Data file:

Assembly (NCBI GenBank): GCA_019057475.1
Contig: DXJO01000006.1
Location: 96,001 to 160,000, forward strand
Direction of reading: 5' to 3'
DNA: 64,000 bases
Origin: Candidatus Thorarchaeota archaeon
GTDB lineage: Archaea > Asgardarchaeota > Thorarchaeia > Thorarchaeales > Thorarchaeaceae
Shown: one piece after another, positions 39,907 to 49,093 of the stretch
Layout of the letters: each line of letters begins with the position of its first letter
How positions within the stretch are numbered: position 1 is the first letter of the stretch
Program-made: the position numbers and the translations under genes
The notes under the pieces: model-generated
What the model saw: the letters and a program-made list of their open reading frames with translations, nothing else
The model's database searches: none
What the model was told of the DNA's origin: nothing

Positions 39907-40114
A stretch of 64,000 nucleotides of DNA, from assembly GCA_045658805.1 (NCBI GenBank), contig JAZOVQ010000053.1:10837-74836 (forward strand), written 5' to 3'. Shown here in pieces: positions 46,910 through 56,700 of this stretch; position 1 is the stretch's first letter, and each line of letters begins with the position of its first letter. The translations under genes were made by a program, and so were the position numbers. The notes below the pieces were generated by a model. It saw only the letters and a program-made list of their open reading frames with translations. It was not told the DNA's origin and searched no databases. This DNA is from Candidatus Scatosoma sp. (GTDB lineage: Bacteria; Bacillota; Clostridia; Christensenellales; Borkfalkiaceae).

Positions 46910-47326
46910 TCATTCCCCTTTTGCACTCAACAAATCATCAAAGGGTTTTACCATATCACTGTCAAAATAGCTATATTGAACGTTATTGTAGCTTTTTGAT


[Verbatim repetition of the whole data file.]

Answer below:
Assembly (NCBI GenBank): GCA_019057475.1
Contig: DXJO01000006.1
Location: 96,001 to 160,000, forward strand
Direction of reading: 5' to 3'
DNA: 64,000 bases
Origin: Candidatus Thorarchaeota archaeon
GTDB lineage: Archaea > Asgardarchaeota > Thorarchaeia > Thorarchaeales > Thorarchaeaceae
Shown: one piece after another, positions 39,907 to 49,093 of the stretch
Layout of the letters: each line of letters begins with the position of its first letter
How positions within the stretch are numbered: position 1 is the first letter of the stretch
Program-made: the position numbers and the translations under genes
The notes under the pieces: model-generated
What the model saw: the letters and a program-made list of their open reading frames with translations, nothing else
The model's database searches: none
What the model was told of the DNA's origin: nothing

Positions 39907-40114
A stretch of 64,000 nucleotides of DNA, from assembly GCA_045658805.1 (NCBI GenBank), contig JAZOVQ010000053.1:10837-74836 (forward strand), written 5' to 3'. Shown here in pieces: positions 46,910 through 56,700 of this stretch; position 1 is the stretch's first letter, and each line of letters begins with the position of its first letter. The translations under genes were made by a program, and so were the position numbers. The notes below the pieces were generated by a model. It saw only the letters and a program-made list of their open reading frames with translations. It was not told the DNA's origin and searched no databases. This DNA is from Candidatus Scatosoma sp. (GTDB lineage: Bacteria; Bacillota; Clostridia; Christensenellales; Borkfalkiaceae).

Positions 46910-47326
46910 TCATTCCCCTTTTGCACTCAACAAATCATCAAAGGGTTTTACCATATCACTGTCAAAATAGCTATATTGAACGTTATTGTAGCTTTTTGAT